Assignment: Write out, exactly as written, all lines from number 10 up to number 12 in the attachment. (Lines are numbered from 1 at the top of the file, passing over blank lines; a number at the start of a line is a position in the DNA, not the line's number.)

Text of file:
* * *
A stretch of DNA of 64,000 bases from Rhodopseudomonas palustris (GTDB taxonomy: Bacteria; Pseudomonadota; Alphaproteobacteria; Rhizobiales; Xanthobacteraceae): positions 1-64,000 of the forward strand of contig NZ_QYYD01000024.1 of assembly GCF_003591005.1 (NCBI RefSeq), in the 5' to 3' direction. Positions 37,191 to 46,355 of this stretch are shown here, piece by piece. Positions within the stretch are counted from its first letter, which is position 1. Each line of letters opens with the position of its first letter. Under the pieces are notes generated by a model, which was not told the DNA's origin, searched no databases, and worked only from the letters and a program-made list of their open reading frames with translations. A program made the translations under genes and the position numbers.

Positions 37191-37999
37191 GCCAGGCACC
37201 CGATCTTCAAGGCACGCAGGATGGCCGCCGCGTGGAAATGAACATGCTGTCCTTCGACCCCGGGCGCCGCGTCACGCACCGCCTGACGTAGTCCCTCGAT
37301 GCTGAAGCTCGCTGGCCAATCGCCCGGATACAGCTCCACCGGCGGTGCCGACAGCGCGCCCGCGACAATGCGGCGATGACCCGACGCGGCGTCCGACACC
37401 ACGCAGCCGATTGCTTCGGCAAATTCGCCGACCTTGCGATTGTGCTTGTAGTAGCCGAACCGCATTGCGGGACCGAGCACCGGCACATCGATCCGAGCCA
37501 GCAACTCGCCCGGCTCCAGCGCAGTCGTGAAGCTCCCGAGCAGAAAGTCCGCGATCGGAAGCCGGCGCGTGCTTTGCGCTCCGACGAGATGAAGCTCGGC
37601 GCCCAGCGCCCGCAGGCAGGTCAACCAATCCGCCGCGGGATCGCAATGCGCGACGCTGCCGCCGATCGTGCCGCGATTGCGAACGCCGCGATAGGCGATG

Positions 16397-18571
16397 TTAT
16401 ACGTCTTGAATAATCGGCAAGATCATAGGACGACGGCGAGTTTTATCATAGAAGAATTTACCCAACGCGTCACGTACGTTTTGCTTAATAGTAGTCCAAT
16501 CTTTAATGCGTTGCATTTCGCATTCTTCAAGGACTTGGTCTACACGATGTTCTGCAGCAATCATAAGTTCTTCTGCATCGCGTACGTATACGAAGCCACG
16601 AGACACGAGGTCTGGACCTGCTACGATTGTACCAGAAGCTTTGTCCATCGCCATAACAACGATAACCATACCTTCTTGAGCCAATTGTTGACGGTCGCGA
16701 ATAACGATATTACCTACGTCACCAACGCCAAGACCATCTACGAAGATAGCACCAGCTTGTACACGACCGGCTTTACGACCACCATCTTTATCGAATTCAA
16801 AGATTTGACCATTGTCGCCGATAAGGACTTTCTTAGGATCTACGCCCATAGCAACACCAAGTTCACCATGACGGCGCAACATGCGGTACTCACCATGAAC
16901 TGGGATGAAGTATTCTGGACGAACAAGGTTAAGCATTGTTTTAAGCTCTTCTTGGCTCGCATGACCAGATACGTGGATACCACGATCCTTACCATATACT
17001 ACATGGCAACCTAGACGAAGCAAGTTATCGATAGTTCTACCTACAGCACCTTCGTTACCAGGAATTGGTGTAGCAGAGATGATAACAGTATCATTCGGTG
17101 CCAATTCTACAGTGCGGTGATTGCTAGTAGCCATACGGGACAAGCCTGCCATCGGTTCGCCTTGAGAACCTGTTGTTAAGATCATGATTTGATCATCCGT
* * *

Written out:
16397 TTAT
16401 ACGTCTTGAATAATCGGCAAGATCATAGGACGACGGCGAGTTTTATCATAGAAGAATTTACCCAACGCGTCACGTACGTTTTGCTTAATAGTAGTCCAAT
16501 CTTTAATGCGTTGCATTTCGCATTCTTCAAGGACTTGGTCTACACGATGTTCTGCAGCAATCATAAGTTCTTCTGCATCGCGTACGTATACGAAGCCACG